Israelis who wish to travel abroad for Passover should be able to do so, regardless of their vaccination status.
After the High Court of Justice struck down the government’s travel restrictions on Wednesday, Israel’s skies are expected to reopen on Sunday, at least for its own citizens, with Health Ministry Director-General Chezy Levy stating that there won’t be any new regulations, apart from the ones that were not affected by the ruling. These include a limit on the number of people allowed into the airport, coronavirus test requirements, and mandatory isolation for those who have not been immunized.
Ben-Gurion Airport officially resumed activities on March 7, after having been almost completely shut down for a month and a half, although significant limitations remained on Israelis able to travel.That ruling banned limiting to 3,000 the number of people allowed to land at the airport, and approved coronavirus test requirements and mandatory isolation for those who have not been immunized.
This created many hurdles for those who wished to return to the country to vote in Tuesday’s elections, as well as for families who had hoped to travel to visit relatives overseas, since children, who are not yet eligible for vaccination, could not leave freely.
Following the High Court’s decision, which was harshly criticized by Health Minister Yuli Edelstein and other health officials, government officials have been reportedly trying on a plan to prevent a complete reopening of the skies but this would need to be approved by the government before Saturday night.
According to Channel 12, Health and Transportation ministry officials were considering maintaining a cap of 6,000-8,000 passengers per day in both directions based on the number of people that the airport can accommodate while maintaining safe social distancing.
Before the pandemic, tens of thousands of passengers passed through Ben-Gurion Airport each day, so if such a limit is to be implemented, aircraft traffic would still remain very low.
Responding to a question posed by The Jerusalem Post about which new guidelines the Health Ministry was going to recommend, Levy explained that “the regulations will be what is left intact by the court’s decision, there are no new regulations at this time.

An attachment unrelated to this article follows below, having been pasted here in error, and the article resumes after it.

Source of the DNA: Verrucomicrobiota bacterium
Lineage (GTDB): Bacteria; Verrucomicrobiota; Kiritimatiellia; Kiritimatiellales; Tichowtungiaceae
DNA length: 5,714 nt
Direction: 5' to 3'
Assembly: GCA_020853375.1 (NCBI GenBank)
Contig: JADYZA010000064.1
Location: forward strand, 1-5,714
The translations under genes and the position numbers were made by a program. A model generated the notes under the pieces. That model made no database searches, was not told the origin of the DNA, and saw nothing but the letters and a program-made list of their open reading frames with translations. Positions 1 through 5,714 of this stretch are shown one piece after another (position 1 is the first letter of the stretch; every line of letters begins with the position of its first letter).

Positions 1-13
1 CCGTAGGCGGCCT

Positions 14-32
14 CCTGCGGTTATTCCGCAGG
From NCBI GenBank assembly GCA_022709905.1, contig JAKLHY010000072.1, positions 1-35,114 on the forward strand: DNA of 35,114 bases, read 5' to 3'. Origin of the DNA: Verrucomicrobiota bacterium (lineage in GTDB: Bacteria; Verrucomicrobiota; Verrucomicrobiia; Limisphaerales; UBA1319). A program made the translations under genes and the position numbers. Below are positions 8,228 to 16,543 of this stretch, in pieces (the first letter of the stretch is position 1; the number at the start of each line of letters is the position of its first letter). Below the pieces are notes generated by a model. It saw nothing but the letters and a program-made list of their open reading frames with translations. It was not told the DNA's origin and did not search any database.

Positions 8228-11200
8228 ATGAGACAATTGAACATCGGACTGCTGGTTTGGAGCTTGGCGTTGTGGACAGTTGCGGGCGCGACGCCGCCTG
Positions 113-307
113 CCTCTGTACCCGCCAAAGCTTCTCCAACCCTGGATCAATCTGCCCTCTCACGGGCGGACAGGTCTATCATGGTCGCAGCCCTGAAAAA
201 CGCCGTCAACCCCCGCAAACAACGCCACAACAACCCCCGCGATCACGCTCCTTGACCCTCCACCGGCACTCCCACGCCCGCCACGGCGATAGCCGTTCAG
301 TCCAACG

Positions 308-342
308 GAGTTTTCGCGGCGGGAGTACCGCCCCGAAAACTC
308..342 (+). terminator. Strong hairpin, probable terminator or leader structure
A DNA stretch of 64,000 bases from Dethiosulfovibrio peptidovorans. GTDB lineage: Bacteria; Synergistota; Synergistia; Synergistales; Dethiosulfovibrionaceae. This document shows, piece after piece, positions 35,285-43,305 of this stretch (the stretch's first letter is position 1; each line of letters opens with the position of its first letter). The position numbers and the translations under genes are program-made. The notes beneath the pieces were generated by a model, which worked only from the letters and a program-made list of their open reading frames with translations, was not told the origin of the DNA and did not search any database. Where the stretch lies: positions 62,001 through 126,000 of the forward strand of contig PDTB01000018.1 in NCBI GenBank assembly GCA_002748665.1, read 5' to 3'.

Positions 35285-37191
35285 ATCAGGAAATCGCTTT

“First of all, both passengers who return and who leave have to adhere to the requirements of the Purple Ribbon,” he explained, referring to the standards set by the ministry for businesses to operate during the pandemic. These include limits on number of people allowed in closed spaces, minimum distances between each person, and the obligation to wear a mask.
“Those who are returning to Israel have to take a coronavirus test,” Levy added. “However, the most important thing as the skies reopen further, and more people can enter the country, is to strictly observe the quarantine requirements, not to go around, not to spread the infection, even when infection has not yet been identified.”
While people who have an official vaccination certificate or a recovery certificate are exempt from quarantine, everyone else, including children or those vaccinated abroad, are obliged to isolate – at least until they undergo a serological test to prove that they have sufficient antibodies in their blood.
The difficulty in enforcing quarantine and the high level of infractions were repeatedly described by the government as the reason to maintain the travel restrictions in order to avoid new coronavirus variants to enter the country.
On Wednesday, the Knesset also approved legislation considered essential for enforcing effective quarantine. Travelers returning from abroad to quarantine at home must wear an electronic bracelet or isolate at a hotel and other digital will be used to ensure that people do not break the isolation rules.
“We are working on the issue of quarantine enforcement, both by increasing manpower, police officers, inspectors and so on, and by using electronic tools,” Levy said during his press briefing.
While other health officials accused the court of acting irresponsibly, Levy said that the ruling was completely legitimate, but it remains a cause for concern because of the virus variants.
“As Israeli citizens, and as public figures, we completely accept the High Court’s decision even though we believe that there are dangers related to possible infections and the entrance of variants,” he stated. “We will do everything we can to examine it and will act to reduce morbidity.”